The employees, Emily Cunningham and Maren Costa, organized workers around climate action and warehouse conditions during the pandemic before their firings in April 2020.
The federal agency said it would issue a complaint if the case was not settled, according to The New York Times, which first reported the news Monday. The NLRB confirmed the finding to CNN Business.
Cunningham told CNN Business Monday that she “couldn’t be more happy with the news today.”
“It is a moral victory and it feels incredible to be not only on the right side of history but the right side of the law,” she said. “Amazon tried to silence workers and it hasn’t worked. We’re actually stronger than ever. Organizing continues to grow at Amazon.”
Meanwhile, Amazon(AMZN) appeared to defend its terminations of the employees. Amazon spokesperson Jaci Anderson told The Times that it “terminated these employees not for talking publicly about working conditions, safety or sustainability but, rather, for repeatedly violating internal policies.”
“We support every employee’s right to criticize their employer’s working conditions, but that does not come with blanket immunity against our internal policies, all of which are lawful,” Anderson said.
Amazon and Costa did not immediately respond to CNN Business’ requests for comment.
The news comes at a time when the company has been openly antagonistic towards critics of its workplace conditions, specifically the work conditions of its warehouse employees. A union election at a warehouse in Bessemer, Alabama, has once again cast a harsh light on the realities of working for Amazon and has garnered national attention from prominent figures, including President Joe Biden, Senator Bernie Sanders and voting rights activist Stacey Abrams. The vote — a tally of which began last Tuesday — will determine if the workers will form Amazon’s first US-based union in its nearly 27-year history.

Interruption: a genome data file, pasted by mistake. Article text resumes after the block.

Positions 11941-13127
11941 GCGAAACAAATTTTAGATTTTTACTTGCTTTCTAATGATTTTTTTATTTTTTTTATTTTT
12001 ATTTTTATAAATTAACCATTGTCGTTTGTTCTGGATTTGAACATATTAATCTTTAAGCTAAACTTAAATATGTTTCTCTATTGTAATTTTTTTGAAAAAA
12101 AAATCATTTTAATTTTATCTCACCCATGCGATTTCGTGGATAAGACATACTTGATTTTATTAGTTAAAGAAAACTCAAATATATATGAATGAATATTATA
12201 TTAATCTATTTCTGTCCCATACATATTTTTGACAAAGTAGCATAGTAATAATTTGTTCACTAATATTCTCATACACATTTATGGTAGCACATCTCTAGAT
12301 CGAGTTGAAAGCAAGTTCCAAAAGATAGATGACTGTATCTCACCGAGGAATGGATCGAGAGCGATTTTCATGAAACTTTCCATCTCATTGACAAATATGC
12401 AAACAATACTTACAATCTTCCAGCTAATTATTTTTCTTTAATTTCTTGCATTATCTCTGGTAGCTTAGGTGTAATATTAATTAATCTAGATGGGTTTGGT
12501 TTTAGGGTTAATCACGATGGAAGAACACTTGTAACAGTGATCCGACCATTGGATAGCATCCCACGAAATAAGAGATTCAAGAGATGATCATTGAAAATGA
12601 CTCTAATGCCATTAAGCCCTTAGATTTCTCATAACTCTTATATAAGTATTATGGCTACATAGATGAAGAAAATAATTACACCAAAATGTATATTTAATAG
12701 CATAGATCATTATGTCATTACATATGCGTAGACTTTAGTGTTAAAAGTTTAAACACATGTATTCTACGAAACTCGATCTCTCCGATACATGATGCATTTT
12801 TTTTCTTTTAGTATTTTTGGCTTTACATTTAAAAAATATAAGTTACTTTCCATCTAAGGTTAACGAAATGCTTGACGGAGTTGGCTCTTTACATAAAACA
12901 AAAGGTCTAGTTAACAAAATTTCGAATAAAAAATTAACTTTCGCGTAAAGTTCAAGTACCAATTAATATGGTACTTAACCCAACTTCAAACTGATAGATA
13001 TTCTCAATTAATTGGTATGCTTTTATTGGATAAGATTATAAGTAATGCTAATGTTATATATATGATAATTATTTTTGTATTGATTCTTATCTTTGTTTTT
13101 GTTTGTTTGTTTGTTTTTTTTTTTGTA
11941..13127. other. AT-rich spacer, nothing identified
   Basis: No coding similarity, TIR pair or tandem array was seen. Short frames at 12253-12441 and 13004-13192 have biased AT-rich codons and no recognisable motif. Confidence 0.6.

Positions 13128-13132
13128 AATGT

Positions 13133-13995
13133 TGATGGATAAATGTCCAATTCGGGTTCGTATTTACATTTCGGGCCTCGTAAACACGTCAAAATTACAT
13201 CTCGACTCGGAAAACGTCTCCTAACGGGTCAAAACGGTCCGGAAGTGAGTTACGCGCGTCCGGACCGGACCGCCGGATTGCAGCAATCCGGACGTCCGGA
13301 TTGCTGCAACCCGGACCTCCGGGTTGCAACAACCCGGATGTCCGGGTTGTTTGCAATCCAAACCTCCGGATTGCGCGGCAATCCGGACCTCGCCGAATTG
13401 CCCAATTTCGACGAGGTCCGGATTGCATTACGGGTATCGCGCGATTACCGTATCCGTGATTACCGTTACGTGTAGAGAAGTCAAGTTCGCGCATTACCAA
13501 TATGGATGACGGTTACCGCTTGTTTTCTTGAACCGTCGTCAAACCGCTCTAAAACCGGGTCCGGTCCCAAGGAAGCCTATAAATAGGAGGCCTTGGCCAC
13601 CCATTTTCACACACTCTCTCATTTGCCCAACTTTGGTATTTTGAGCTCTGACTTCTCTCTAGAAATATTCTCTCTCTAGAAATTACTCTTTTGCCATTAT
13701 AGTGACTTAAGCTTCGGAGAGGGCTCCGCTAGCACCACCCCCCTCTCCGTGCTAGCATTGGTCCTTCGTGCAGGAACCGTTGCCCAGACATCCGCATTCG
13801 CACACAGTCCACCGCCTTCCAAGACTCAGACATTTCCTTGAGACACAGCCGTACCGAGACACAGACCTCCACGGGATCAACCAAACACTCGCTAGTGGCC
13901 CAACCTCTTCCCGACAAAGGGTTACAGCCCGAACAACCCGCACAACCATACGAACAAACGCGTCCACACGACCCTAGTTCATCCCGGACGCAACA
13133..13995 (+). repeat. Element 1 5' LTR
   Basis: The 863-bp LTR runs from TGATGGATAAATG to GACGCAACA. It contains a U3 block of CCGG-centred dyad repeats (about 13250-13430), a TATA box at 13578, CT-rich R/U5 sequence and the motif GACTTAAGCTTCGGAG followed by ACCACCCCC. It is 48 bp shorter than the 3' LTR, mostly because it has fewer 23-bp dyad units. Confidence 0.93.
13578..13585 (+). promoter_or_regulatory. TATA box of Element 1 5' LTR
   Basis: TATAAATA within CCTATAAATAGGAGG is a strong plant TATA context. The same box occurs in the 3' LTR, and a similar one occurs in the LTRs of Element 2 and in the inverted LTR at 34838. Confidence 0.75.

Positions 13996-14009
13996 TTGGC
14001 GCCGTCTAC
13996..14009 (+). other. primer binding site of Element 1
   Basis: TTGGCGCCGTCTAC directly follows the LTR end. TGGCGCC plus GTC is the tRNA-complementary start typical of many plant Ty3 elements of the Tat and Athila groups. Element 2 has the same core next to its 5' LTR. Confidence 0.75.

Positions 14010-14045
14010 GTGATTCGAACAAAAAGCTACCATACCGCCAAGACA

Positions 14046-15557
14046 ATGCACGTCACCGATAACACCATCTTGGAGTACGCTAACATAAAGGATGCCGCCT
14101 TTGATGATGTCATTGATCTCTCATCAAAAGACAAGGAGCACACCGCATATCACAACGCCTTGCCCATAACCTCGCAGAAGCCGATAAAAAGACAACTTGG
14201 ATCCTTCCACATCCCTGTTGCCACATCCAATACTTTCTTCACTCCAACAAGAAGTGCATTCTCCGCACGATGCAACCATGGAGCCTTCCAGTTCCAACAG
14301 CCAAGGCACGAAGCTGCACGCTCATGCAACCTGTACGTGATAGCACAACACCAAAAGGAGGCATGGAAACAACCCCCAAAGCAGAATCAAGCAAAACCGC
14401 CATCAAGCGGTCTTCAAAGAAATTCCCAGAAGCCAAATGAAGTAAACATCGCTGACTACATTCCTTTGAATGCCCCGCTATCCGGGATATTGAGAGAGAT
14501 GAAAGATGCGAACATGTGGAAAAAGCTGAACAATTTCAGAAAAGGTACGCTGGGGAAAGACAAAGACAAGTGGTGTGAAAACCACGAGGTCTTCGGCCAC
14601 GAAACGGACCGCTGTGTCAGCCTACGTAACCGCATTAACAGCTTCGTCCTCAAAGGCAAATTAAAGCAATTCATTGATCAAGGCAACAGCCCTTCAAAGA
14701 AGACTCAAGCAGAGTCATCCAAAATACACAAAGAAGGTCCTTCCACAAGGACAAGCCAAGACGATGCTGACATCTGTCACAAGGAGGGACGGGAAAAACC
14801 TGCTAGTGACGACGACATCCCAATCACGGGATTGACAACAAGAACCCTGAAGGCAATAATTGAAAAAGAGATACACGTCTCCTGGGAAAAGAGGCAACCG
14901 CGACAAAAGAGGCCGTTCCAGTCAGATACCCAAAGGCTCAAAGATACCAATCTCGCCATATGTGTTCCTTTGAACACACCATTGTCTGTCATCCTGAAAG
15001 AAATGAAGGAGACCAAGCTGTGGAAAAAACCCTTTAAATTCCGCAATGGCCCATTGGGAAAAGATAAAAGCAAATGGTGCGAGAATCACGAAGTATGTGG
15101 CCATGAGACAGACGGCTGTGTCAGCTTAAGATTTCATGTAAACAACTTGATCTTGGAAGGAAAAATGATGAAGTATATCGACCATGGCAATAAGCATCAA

Cunningham and Costa, both user experience designers, are founding members of Amazon Employees for Climate Justice, a group of corporate employees that originally formed to advocate on climate issues. The group continues to speak out on issues facing its employer, including lending its support to the workers seeking to unionize.
Cunningham and Costa’s claim is the latest Amazon worker retaliation that the federal agency has found merit in. In November, the NLRB issued a complaint against Amazon for the illegal termination of aPennsylvania warehouse worker. According to an analysis of NLRB data by NBC News, there have been at least 37 retaliation charges filed to the agency against Amazon across 20 cities since February 2020. While the pandemic has been a boon for Amazon’s business, safety precautions related to the virus, as well as general workplace conditions, have also been a factor behind a more general employee uprising at its facilities. NBC News reported that NLRB is considering whether it may consolidate the allegations given the number of similar complaints.
At the time, Cunningham and Costa’s firing led to the resignation of Amazon engineer and vice president Tim Bray. In a lengthy blog post about his departure, Bray said he “quit in dismay at Amazon firing whistleblowers who were making noise about warehouse employees frightened of Covid-19.”
“Firing whistleblowers isn’t just a side-effect of macroeconomic forces, nor is it intrinsic to the function of free markets. It’s evidence of a vein of toxicity running through the company culture,” Bray wrote. “I choose neither to serve nor drink that poison.”